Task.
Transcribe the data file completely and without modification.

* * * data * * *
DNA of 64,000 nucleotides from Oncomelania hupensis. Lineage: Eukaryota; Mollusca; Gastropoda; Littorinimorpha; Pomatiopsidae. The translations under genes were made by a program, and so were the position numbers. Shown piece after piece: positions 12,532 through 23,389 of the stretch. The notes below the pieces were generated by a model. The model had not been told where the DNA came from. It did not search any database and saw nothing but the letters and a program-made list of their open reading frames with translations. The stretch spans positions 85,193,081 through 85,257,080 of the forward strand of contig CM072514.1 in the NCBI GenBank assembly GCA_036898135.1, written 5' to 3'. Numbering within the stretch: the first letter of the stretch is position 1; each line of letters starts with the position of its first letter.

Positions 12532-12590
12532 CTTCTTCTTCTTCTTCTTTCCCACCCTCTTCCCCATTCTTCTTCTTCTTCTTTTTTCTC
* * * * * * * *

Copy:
DNA of 64,000 nucleotides from Oncomelania hupensis. Lineage: Eukaryota; Mollusca; Gastropoda; Littorinimorpha; Pomatiopsidae. The translations under genes were made by a program, and so were the position numbers. Shown piece after piece: positions 12,532 through 23,389 of the stretch. The notes below the pieces were generated by a model. The model had not been told where the DNA came from. It did not search any database and saw nothing but the letters and a program-made list of their open reading frames with translations. The stretch spans positions 85,193,081 through 85,257,080 of the forward strand of contig CM072514.1 in the NCBI GenBank assembly GCA_036898135.1, written 5' to 3'. Numbering within the stretch: the first letter of the stretch is position 1; each line of letters starts with the position of its first letter.

Positions 12532-12590
12532 CTTCTTCTTCTTCTTCTTTCCCACCCTCTTCCCCATTCTTCTTCTTCTTCTTTTTTCTC